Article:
Hearing a rock band, in particular, take on the topic of growing older with such forthrightness and optimism was very meaningful to me, as the trajectory of my life so far often makes me feel alienated from my contemporaries, including some of those who also work in the youth-crazed music industry. Social media is littered with people in their early thirties warning “the kids” about bad knees and terrible hangovers and how they better have fun now because it’s all over by the age of 32. It makes me think back to my booze and blow-soaked early thirties spent chasing bands around, booking DIY shows in basements and warehouses, and living my teenage music scene fantasy by generally doing whatever and whoever the fuck I wanted. Then I think about my current circumstances and wonder if I’ve gambled away something I can never get back.

After all, maybe those people with bad knees and terrible hangovers have children and partners and mortgages; all the archetypal milestones of “successful” lives that will see them safely cared for into the future. I have all my worldly possessions in the back of a van I’m driving across the country alone to a Brooklyn apartment where I live with three roommates. It’s not that I’m unhappy or ungrateful for all the blessings of my life, of which there are many. It’s more that, no matter how much I achieve or how many of my dreams come true, it still feels as though I’m constantly attempting to outrun the lonely fate that everything in the world—every film, every book, every callous relative with a snide comment, every Instagram post from people I once looked up to as models for living a fulfilling life—assures me is at my back, waiting to suck me under the moment the clock strikes midnight.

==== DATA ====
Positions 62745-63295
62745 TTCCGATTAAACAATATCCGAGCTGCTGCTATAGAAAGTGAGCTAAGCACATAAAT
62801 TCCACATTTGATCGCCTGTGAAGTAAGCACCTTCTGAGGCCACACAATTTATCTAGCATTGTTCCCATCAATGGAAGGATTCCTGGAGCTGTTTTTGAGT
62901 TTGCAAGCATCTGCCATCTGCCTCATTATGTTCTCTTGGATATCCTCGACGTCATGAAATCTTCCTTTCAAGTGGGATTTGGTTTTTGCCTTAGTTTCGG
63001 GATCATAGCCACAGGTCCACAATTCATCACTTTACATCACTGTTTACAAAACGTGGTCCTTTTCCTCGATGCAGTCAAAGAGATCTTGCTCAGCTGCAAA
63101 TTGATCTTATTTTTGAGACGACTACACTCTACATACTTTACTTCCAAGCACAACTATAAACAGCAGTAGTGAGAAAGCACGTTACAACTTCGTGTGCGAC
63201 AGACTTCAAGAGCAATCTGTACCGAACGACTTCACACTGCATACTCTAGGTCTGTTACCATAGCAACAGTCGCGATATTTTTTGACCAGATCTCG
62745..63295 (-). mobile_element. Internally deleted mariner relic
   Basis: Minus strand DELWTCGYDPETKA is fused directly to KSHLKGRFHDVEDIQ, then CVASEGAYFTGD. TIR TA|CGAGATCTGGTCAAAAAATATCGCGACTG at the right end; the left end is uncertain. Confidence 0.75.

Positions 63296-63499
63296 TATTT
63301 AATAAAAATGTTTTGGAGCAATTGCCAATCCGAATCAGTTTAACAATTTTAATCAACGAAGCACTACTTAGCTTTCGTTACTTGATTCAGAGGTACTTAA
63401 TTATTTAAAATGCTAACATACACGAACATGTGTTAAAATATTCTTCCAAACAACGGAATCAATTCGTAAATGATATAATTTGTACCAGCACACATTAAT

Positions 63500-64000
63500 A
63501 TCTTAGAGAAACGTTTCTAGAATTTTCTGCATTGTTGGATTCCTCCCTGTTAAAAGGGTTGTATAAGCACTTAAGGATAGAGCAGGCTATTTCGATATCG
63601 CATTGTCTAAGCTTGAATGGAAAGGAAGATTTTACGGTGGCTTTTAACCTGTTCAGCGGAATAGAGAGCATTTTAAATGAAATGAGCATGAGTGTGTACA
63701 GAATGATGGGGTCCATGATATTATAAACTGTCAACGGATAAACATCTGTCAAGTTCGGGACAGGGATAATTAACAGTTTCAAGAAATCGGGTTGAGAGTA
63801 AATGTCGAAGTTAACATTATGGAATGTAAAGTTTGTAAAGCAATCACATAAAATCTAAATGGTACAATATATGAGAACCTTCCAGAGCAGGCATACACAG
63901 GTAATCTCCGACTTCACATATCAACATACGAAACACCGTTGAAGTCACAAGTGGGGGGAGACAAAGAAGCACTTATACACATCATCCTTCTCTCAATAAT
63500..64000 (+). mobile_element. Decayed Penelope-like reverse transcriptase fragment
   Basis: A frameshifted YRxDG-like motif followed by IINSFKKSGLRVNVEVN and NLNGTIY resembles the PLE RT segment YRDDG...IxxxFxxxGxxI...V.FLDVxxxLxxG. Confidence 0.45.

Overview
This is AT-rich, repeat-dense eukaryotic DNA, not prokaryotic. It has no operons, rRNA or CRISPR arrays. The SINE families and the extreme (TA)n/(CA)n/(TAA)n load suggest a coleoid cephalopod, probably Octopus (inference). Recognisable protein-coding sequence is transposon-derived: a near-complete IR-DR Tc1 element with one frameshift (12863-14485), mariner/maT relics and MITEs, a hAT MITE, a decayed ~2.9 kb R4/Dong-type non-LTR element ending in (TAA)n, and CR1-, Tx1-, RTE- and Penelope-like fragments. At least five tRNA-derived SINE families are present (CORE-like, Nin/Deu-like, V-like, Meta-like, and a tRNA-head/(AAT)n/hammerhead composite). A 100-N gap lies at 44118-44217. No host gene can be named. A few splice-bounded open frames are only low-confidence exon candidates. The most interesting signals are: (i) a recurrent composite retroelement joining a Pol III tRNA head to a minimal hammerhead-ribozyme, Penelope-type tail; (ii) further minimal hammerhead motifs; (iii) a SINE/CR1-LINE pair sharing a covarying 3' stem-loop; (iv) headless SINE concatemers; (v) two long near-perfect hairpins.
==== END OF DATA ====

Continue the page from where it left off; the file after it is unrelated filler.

There was a lot of time to fret about that possibility as I drove through long stretches of empty, quiet country; a blank temporal canvas on which to ponder the contours of my “Accidental Life,” as Teenage Fanclub once sang. Listening to the band’s songs brought me comfort by promising that there wasn’t only darkness ahead, but in fact another dawn—and another dawn after that and another one after that. Maybe, Teenage Fanclub’s music seemed to say, it isn’t that there won’t ever be a worm in the apple, but sometimes it’s just you looking for it that makes the worm appear. It was counsel I hadn’t even realized I needed and I began to feel very close to them as a result, in a way I hadn’t felt to a band in a long time.

It occurred to me somewhere between Oklahoma City and Omaha that the canard about losing your ability to love music as you age is half true. Although we can love many bands over our lives, the ones that imprint themselves upon our souls are those whose music shepherds us through things we haven’t yet got the psychic tools to process. So it’s not that you stop being able to love bands in the same way as much as you stop needing them to be guides to the unfamiliar because less and less is unfamiliar. At 38, I probably don’t have many active groups left who will be able to provide that for me, not ones still making records or at least records worth listening to, anyway. Sooner rather than later, all the “new to me” groups will be dead, broken up, or behind me developmentally, so whatever emotional insights they could offer will be ones I’ve worked through—adolescent angst, lovesick depression, whatever else.